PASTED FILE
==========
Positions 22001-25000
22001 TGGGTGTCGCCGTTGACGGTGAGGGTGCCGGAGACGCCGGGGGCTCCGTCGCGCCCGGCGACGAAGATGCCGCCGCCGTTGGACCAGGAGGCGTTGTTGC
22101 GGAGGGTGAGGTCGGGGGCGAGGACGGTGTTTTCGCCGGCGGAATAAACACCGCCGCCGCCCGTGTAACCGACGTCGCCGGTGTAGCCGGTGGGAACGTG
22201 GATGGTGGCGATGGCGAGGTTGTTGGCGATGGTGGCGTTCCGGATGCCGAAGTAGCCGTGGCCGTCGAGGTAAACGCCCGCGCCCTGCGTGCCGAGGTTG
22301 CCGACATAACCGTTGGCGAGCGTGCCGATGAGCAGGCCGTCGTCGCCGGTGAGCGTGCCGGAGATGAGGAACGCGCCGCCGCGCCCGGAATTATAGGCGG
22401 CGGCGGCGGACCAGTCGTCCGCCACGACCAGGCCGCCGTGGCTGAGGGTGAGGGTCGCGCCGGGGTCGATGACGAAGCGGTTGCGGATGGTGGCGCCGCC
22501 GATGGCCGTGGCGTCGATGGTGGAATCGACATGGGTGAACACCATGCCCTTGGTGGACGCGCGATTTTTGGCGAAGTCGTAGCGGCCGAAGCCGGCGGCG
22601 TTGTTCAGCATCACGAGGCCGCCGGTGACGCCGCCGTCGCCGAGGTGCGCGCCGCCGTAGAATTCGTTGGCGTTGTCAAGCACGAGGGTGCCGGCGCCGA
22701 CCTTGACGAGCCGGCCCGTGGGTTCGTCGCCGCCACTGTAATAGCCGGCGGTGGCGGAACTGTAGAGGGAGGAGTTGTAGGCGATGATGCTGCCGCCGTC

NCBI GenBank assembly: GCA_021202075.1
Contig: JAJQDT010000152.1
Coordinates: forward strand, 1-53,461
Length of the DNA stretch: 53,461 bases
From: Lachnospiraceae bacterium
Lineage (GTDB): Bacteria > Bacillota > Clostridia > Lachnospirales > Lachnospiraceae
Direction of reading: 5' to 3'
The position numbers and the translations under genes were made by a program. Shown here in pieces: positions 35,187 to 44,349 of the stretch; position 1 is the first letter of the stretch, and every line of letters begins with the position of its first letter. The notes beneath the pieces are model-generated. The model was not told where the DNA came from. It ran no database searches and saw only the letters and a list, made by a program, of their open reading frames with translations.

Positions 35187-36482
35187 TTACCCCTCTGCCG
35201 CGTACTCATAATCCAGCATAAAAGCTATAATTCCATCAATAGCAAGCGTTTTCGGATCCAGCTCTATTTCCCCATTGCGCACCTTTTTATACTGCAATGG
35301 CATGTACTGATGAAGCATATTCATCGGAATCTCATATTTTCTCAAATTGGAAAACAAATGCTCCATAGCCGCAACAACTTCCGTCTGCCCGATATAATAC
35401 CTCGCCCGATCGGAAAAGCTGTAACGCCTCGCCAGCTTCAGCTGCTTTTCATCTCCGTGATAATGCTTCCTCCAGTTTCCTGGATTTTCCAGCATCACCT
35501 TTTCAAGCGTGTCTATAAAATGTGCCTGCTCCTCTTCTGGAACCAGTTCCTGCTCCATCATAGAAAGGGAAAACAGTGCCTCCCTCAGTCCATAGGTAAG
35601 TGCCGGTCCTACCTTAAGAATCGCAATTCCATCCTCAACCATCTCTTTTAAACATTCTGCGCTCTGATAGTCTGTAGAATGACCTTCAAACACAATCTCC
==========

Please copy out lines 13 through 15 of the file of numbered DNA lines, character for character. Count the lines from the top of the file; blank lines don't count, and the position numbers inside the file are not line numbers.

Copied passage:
Length of the DNA stretch: 53,461 bases
From: Lachnospiraceae bacterium
Lineage (GTDB): Bacteria > Bacillota > Clostridia > Lachnospirales > Lachnospiraceae